The science of global warming is wholly concerned with measurements and with numbers. In other words, it is concerned with measuring instruments, the numbers recorded by these instruments, and with data of other kinds. There are measurements for current atmospheric greenhouse gas concentrations, for past atmospheric greenhouse gas concentrations, for changes in polar ice cover, for sea level rise, for atmosphere-ocean interactions; there are also numerical projections for future emissions, for future greenhouse gas concentrations, and for the future temperature and climate in various parts of the planet.
The question of extreme importance is: Can measurements and numbers be a sufficient basis for a course of action? In other words, can one’s personal actions, or the actions of the human species, appropriately be wholly grounded in measurements/numbers? It seems obvious to me that the answer is no. Numbers are useful but they cannot themselves determine an appropriate course of action. For example, a scientific measurement-derived number might be that there is a 95% chance of precipitation in the area in which I live. This is a useful number to know about, but it doesn’t wholly determine whether I will take a particular course of action. In order to come to a decision about what course of action I will take a whole host of other non-scientific, non-numerical factors need to be considered. It could be that in the past whenever it has precipitated I have had great fun standing outside for hours enjoying every moment that the delicate raindrops come into contact with my skin; in this case the scientific number could cause me to change my course of action so that I have time to go outside later in the day. However, it could be that I cannot stand the rain; in this case the scientific number will lead to other possible actions, such as taking my umbrella with me when I leave the house, or changing my plans so that I can stay at home all day and don’t have to venture outside.
A number is just a number. A measurement is just a measurement. One cannot move straight from a number or a measurement to a conclusion concerning an appropriate course of action. In the case of global warming, one cannot move straight from the scientific measurements and numbers relating to the phenomenon to a conclusion concerning the appropriate human response. Strictly speaking, a measurement or number cannot even reveal that there is a problem. The fact there is a 95% chance of precipitation is not a problem to me if I enjoy precipitation or if I dislike it but intend to stay inside all day. Similarly, the fact that human activities have resulted in increasing atmospheric greenhouse gas concentrations is only a problem if one adds to the measurement the assumption that the future survival and wellbeing of the human species and the other life-forms of the Earth is important. However, I will assume that you agree with me that the future survival and wellbeing of human and non-human life on Earth is important. This means that we can fruitfully speak of there being a scientifically-revealed problem; it is just that the nature of the solution to the problem is not automatically generated by the scientific measurements and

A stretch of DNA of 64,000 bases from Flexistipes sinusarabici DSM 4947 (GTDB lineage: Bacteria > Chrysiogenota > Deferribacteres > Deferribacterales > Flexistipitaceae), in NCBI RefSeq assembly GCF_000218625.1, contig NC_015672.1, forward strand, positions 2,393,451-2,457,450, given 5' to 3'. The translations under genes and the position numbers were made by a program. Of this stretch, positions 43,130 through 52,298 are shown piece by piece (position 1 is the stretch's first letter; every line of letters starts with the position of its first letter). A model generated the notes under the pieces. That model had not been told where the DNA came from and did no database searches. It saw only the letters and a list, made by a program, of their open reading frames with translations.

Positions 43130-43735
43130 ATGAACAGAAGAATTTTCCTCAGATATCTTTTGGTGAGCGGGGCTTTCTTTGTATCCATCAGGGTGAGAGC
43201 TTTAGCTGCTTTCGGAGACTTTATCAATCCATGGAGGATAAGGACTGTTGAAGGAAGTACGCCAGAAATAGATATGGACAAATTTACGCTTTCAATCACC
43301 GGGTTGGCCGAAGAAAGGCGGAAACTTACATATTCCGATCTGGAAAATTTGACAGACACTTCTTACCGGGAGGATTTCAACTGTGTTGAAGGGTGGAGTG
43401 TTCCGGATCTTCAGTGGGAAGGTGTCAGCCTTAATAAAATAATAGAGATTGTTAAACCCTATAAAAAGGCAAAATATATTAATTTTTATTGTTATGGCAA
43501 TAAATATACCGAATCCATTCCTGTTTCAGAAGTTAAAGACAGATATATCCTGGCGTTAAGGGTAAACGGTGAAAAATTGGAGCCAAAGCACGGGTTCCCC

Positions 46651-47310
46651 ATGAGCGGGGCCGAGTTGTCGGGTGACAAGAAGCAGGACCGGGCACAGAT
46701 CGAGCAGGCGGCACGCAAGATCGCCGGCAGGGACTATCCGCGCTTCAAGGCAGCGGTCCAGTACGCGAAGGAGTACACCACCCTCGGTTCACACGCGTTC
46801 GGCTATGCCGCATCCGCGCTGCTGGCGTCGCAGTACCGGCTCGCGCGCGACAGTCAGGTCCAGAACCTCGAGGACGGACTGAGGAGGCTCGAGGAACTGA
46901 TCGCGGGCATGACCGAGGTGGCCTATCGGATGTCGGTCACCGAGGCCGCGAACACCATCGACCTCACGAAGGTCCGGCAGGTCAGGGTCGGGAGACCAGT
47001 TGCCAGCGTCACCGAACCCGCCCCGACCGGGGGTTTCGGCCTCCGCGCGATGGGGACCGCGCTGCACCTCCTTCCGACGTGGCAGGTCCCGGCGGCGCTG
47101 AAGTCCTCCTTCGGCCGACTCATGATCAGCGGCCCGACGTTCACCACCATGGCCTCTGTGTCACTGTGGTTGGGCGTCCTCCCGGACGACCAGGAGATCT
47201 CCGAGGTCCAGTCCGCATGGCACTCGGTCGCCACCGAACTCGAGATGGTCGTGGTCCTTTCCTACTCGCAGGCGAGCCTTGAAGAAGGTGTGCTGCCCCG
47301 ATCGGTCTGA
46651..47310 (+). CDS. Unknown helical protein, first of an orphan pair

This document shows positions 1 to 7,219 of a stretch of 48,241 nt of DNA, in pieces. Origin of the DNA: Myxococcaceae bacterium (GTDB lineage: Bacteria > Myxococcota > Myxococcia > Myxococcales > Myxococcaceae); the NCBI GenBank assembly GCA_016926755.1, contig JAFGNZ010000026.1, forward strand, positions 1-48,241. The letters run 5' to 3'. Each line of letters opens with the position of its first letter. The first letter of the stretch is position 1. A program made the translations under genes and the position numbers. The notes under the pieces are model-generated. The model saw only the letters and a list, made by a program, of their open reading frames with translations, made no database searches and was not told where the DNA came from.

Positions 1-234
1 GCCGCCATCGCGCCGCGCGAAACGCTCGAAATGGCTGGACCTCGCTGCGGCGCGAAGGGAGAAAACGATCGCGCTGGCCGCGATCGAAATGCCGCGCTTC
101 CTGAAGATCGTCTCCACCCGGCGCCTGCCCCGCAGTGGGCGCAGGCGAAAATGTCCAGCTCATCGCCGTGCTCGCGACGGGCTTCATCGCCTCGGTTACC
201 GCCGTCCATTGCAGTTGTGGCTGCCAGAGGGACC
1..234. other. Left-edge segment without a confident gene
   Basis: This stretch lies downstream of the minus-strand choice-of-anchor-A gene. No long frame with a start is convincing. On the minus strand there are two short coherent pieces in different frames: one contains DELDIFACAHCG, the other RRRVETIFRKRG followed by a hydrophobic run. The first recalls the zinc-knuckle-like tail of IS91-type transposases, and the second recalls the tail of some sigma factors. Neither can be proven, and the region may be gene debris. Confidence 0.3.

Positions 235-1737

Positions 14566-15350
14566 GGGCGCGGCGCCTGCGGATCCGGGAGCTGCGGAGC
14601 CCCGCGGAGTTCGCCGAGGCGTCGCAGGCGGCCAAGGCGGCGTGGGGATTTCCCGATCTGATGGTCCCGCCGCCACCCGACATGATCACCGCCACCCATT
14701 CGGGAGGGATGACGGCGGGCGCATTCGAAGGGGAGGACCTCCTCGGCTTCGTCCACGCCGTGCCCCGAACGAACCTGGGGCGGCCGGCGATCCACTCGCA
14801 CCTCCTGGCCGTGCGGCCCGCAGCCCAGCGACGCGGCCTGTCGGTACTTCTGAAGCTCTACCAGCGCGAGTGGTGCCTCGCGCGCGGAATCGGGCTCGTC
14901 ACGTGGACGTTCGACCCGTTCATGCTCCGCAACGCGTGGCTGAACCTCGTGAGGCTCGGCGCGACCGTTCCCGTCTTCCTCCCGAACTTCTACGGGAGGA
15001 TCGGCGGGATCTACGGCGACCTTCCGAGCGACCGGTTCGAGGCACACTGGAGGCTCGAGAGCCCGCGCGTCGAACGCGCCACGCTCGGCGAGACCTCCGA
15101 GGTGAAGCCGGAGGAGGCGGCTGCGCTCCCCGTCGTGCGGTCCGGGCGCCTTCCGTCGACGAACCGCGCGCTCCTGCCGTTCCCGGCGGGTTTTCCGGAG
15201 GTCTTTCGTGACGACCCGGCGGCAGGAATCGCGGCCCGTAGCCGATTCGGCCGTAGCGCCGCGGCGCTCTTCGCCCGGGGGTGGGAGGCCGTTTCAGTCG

Finding the appropriate solution to the problem revealed by the science of global warming requires a consideration of a whole range of non-scientific non-numerical factors. What exactly are these factors? These factors are philosophical in nature and jointly constitute the philosophy of global warming. These factors will be explored throughout the rest of this book and include the following:
· The fact that there are two types of global warming (non-human-induced and human-induced) and the relationship between them.
· The question of whether the evolution of human culture has a particular trajectory, a trajectory which includes the environmental crisis and human-induced global warming as essential parts.
· The nature of the relationship between the human species and non-human life on Earth.
· The cosmic, and planetary, significance of technology.
· The extent to which humans, individually and collectively, have freedom to evolve differently to the way that they actually evolve.
· The nature of the Universe, the Solar System, and the Earth; the way that they evolve through time and the way that they ‘interact’ with each other.
· The relationship between technology, spirituality and the environmental crisis.
· The diverse aspects of the environmental crisis – climate change, sustainability, global warming, biodiversity loss, resource depletion and care for the environment.
In the Introduction we saw that there are two ways in which humans might be able to stop carbon dioxide concentrations in the atmosphere from rising too much:
Path 1: Humans stop emitting, or radically reduce emissions of, carbon into the atmosphere.
Path 2: Humans use technology to regulate the amount of carbon dioxide in the atmosphere.
This post is an excerpt from Chapter One of my book:
The Philosophy of Global Warming